The Japanese company announced the Batman: Arkham Knight Batman Beyond version as the next statue in its growing series with a teaser picture on its Instagram. As Batman Beyond is the best alternate future Batman, this is of great interest to me. Though there have been a number of Batman Beyond figures released in recent years through the Batman Unlimited toy set and the occasional Mattel Multiverse figure, we've never really gotten a truly spectacle like this statue before. It's going to be expensive as hell, but it's really something else.
Do you really like the Batman: Arkham game series? Do you have a lot of expendable income? Are the various mantels above the many fireplaces in your palatial estate sorely lacking for decoration? Prime 1 Studio just might be the "interior designer" you've been looking for. To this point, the Japanese company has released a handful of Batman: Arkham statues and busts, fleshing out the roster of heroes and villains lucky enough to get the Prime 1 treatment. Okay, mostly it's just been Batman, but there's also an Arkham Knight and a Deathstroke, too. Today, the high-end collectible-maker expanded its catalog to include the one and only mistress of mayhem herself, Harley Quinn.
Based on her appearance in Batman: Arkham Knight, the new Harley Quinn statue packs a lot of Gothic Lolita gangster moll into just 29 inches. Though the Arkham versions of Harley Quinn have been hit or miss in their design, this incarnation is actually one of the better looks the character's seen. Regardless of your opinion of the costuming, you can't deny how well Prime 1's brought the look and character to life. There's even a bit of mixed-media with her ruffled skirt to make sure it's got the right look. A sculpted version of that portion of the dress would have ended up looking like a lumpy mess, as many of the smaller-scale action figures of Harley from this game can attest.
I think I'm starting to understand where Bruce Wayne gets all his money. I mean, the guy clearly licenses out his and Batman's likenesses to every company on the planet, and the fees he must recoup on return are clearly significant. Surely Wayne Enterprises can't still be making money after all these years of secretly funding Batman's war on crime. I mean, it was mildly feasible back in the early going when it was just Bruce rolling around Gotham. But now with all those subsidiaries and dependents running around the globe, it's hard to imagine anything Wayne Enterprises develops making as much money as birthday hats, cake pans, cookie cutters, wall paper, toothbrushes, video games, action figures and statues.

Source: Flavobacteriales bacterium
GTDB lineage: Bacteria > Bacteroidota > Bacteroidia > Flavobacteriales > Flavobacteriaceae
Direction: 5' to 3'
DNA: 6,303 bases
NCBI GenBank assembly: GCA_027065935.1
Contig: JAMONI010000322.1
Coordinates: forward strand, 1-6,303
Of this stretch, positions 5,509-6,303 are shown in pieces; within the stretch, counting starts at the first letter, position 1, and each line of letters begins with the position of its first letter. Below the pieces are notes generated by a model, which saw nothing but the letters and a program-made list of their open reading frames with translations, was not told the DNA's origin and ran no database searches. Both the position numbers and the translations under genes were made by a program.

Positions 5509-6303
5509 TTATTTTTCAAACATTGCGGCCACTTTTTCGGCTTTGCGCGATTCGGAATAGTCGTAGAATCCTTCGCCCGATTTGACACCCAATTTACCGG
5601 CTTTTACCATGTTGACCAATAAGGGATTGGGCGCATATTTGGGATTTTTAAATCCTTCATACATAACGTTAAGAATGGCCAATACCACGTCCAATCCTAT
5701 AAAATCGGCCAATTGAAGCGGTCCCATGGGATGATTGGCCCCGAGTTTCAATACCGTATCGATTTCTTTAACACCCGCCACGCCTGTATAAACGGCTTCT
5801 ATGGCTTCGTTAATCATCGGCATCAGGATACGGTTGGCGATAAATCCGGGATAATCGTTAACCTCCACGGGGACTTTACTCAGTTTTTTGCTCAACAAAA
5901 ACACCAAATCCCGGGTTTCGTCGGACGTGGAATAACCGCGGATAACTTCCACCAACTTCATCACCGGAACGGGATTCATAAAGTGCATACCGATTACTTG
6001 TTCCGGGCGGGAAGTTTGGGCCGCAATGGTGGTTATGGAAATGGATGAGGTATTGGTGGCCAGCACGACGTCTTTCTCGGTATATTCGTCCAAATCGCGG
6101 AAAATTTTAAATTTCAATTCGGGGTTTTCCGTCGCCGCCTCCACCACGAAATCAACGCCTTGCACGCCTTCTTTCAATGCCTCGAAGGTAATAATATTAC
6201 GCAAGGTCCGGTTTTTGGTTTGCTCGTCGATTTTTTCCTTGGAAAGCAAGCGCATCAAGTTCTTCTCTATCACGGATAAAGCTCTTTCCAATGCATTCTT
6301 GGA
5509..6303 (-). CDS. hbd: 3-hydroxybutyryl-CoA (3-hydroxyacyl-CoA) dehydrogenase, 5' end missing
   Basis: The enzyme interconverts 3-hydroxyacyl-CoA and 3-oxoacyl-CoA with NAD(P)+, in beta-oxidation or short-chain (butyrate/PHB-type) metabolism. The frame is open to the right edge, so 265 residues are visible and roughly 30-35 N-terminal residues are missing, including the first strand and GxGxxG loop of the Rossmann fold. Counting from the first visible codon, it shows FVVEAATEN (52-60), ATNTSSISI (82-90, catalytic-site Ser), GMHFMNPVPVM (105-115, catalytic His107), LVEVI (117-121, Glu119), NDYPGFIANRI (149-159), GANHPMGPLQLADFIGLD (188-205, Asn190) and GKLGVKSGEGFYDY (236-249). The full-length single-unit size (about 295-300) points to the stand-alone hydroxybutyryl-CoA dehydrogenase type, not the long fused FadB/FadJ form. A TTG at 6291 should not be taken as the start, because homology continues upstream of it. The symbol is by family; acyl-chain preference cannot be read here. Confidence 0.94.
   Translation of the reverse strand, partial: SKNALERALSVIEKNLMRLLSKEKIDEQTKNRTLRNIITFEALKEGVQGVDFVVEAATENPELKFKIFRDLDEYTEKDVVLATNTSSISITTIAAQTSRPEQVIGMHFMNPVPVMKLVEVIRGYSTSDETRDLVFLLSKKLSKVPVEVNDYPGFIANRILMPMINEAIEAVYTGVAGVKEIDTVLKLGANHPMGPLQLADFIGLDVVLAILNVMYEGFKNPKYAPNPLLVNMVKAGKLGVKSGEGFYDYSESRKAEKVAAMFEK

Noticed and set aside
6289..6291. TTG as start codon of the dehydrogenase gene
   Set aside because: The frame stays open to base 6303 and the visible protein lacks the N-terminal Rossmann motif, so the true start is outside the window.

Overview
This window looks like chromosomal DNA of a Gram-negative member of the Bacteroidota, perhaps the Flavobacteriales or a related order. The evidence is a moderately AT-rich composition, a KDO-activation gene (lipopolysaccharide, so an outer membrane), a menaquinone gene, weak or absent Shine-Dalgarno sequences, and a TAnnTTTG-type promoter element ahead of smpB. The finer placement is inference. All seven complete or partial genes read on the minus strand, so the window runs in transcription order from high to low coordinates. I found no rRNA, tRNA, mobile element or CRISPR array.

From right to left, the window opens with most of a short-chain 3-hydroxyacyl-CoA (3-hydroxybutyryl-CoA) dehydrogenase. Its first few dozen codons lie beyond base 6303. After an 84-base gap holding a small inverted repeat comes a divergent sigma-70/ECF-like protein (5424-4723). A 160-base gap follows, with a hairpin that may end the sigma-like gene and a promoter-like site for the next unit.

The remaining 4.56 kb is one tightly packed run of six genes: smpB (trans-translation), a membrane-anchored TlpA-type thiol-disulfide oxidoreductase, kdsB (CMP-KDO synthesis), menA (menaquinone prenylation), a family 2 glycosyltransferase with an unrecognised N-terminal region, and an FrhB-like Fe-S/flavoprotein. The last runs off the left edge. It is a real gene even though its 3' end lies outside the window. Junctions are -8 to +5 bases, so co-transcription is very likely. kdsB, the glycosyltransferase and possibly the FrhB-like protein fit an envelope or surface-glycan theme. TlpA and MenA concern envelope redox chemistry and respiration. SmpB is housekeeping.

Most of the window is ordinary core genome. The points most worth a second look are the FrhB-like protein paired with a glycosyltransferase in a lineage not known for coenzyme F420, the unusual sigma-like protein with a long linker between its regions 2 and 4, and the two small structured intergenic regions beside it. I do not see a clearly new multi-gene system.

I mean, we have to be serious about this for one minute. If all you do is military research and development projects you never let the military actually have, that money is going to dry up eventually. Probably. Then again, there are an awful lot of projects developed that never do see the light of day in practical applications, but those companies still keep cashing checks. I suppose though many of those manufacturers show the armed forces at least something to keep them dragging along. Batman just locks it up in a cave where only he and his butler can touch it. I guess that's why we see so many collectibles bearing his likeness, like this new bust from Prime 1 Studios.
The time has come. Despite activating the Knightfall protocol at the conclusion of Batman: Arkham Knight's story, four more villains have surfaced calling Batman back to the streets of Gotham to finish the job he started. As the final downloadable content pack for Batman: Arkham Knight, "Season of Infamy" brings back some familiar faces from Batman's rogues gallery (and previous Arkham games) for one last go-round with the Dark Knight.
Though Arkham Knight's add-on content has been a bit of a disappointment to this point, the trailer for this finale does show promise. Encounters with Mr. Freeze in the Arkham Universe have been among the series' best, and the return of Killer Croc and Mad Hatter should make for some interesting missions, too. However it's the return of Ra's Al Ghul that presents the most promise, as Batman's most formidable foe barely got any play the last time he showed his face in an Arkham game.